Larsson's research is focused on transmission electron micros copy of semiconductor nanowires, working with high-resolution HAADF-STEM imaging and in situ techniques such as TEM-STM and high-temperature micros copy. His other research interests include photovoltaics and electrochemical solar cells, fuel cells, and hydrogen energy systems.
Larsson can be reached at Polymer an Materials Chemistry,Lund University, Box 124, SE 221 00 Lund, Swedenl tel. 46-46-222-8112, fax 46-46-222-4112, and e-mail email@example.com
Werner Seifert is a professor of solid-state physics at Lund University, Sweden. He holds Dr. rer. nat. and Dr. sc. nat. degrees from the University of Leipzig, Germany.
Seifert worked on the optimization of CVD for LED applications at Werk fur Fernsehelektronik, Berlin. He was a docent for solid-state chemistry in 1985 and has been at Lund University since 1991.
In 1997, Seifert briefly headed an epitaxy group at the University of California, Santa Barbara. The group focused on the growth and characterization of GaInN nanostructures. His current research interests are epitaxy of semiconductor compounds and in situ growth and self-organization of nanostructures.
Seifert can be reached at Solid State Physics, Lund University, Box 118, SE 221 00 Lund, Sweden; tel. 46-46-222-7671, fax 46-46-222-3637, and firstname.lastname@example.org.
L. Reine Wallenberg is a Professor of solid-state chemistry at Lund University in Sweden, where he has been since 2000. He also is the director of the National Center for High-Resolution Electron Microscopy (nCHREM) and one of the founders of Lund's Nanometer Structure Consortium.
He received his PhD degree from Lund in 1987 on the subject of nanoparticles and electron micros copy. After research visits at Arizona State University, Australian National University, and the Institute for Scientific and Industrial Research in Osaka, he joined the faculty of Lund.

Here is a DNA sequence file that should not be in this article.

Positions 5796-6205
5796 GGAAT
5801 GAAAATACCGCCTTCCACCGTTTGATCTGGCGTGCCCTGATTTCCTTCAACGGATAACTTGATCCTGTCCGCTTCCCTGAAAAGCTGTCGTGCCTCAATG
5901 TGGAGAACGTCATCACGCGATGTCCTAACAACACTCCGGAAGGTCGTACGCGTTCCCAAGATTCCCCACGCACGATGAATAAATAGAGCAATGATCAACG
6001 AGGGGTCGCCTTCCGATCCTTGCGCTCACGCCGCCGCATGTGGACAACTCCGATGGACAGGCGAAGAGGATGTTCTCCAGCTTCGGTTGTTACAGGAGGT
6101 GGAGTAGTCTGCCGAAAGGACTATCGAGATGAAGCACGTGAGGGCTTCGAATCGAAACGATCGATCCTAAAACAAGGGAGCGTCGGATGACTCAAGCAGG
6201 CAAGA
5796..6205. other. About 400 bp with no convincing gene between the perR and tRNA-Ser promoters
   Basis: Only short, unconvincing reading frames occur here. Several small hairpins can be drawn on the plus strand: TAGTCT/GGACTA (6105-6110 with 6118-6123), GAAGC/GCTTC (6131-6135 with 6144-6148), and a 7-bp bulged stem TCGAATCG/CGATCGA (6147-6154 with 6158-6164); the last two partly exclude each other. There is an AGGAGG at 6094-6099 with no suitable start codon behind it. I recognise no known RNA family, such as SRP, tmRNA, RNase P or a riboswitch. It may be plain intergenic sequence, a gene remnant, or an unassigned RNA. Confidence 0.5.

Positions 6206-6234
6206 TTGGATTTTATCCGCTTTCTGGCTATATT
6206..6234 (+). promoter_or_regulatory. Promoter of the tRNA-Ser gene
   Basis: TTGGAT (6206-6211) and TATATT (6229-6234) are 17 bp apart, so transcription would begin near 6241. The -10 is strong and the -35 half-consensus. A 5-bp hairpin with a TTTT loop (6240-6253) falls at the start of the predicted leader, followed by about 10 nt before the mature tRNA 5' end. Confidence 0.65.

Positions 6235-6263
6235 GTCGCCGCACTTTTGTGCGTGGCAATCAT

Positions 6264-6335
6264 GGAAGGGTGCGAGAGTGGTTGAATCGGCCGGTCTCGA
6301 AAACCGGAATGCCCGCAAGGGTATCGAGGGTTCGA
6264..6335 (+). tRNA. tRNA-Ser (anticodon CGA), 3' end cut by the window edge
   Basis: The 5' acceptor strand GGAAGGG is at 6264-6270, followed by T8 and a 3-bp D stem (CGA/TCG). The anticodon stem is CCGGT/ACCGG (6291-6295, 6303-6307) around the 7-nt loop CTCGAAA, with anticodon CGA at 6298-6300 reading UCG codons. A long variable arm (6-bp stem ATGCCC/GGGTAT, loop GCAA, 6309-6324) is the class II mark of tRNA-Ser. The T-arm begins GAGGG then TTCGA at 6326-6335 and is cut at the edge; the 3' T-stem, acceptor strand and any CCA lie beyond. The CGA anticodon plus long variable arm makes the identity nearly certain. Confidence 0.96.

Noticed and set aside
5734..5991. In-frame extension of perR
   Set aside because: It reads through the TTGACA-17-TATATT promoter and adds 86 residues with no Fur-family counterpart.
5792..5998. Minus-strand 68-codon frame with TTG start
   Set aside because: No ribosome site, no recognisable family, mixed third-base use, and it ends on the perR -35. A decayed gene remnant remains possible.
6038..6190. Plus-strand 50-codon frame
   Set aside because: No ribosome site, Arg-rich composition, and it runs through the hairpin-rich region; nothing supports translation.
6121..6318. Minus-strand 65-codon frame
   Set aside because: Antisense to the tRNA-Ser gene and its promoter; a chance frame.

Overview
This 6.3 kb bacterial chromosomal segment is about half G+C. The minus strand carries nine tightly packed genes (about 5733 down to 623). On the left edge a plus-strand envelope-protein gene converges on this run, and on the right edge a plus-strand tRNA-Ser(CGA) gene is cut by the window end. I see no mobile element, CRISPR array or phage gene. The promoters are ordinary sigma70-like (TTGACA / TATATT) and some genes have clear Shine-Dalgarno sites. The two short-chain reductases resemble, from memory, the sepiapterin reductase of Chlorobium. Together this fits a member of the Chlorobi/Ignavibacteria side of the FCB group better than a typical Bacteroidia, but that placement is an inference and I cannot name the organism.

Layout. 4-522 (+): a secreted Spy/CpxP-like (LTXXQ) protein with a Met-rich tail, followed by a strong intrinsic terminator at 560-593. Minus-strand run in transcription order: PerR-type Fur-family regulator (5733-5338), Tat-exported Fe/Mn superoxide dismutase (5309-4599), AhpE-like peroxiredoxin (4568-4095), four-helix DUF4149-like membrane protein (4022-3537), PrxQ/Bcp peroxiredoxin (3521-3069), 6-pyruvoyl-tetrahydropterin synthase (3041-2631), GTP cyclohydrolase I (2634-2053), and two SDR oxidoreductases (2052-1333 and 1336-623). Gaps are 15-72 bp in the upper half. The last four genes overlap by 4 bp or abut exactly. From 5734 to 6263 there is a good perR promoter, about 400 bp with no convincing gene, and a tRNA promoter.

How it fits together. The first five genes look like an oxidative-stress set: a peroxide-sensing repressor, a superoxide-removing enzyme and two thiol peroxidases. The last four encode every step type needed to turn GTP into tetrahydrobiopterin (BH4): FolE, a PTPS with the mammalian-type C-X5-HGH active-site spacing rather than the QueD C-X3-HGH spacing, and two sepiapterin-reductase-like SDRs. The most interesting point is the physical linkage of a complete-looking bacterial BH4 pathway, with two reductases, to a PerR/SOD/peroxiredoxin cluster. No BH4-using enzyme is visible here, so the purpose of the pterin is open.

His research interests include nanowires and nanoparticles, catalysts, mesoporous materials, and electron microscopy techniques for inorganic and biological materials.
Wallenberg can be reached at Polymer and Materials Chemistry, Lund University, Box 124, SE 221 00 Lund, Sweden; tel. 46-46-222-8233, fax 46-46-222-4112, and e-mailreine.wallenberg@ polymat.lth.se
Lars Samuelson is a Professor of solid-state physics at Lund University in Sweden. He is also the director of the Nanometer Structure Consortium, started in 1988, which is today the primary center for nanoscience in Sweden. Samuelson is the leader of a major European R&D project called NODE (Nanowire- Based One-Dimensional Electronics), with participation by leading European electronics industries, research institutes, and academic research teams.
Samuelson is internationally recognized for his research on lowdimensional structures and the physics and applications made possible by these structures. In recent years, his research has been directed toward the formation of ideal 1D heterostructured nanowires through self-assembly; inves tigation of their physical properties; and applications of semiconductor nanowires in electronics, photonics, and the life sciences.
He is a fellow of the Institute of Physics in the United Kingdom and a member of the Royal Swedish Academy of Sciences. He has authored more than 300 articles in refereed journals and has given approximately 150 plenary/invited talks at international conferences and workshops.
Samuelson can be reached at Solid State Physics,Lund University,Box 118, SE 221 00 Lund, Sweden; tel. 46-46-222-7679, fax 46-46-222-3637, and email@example.com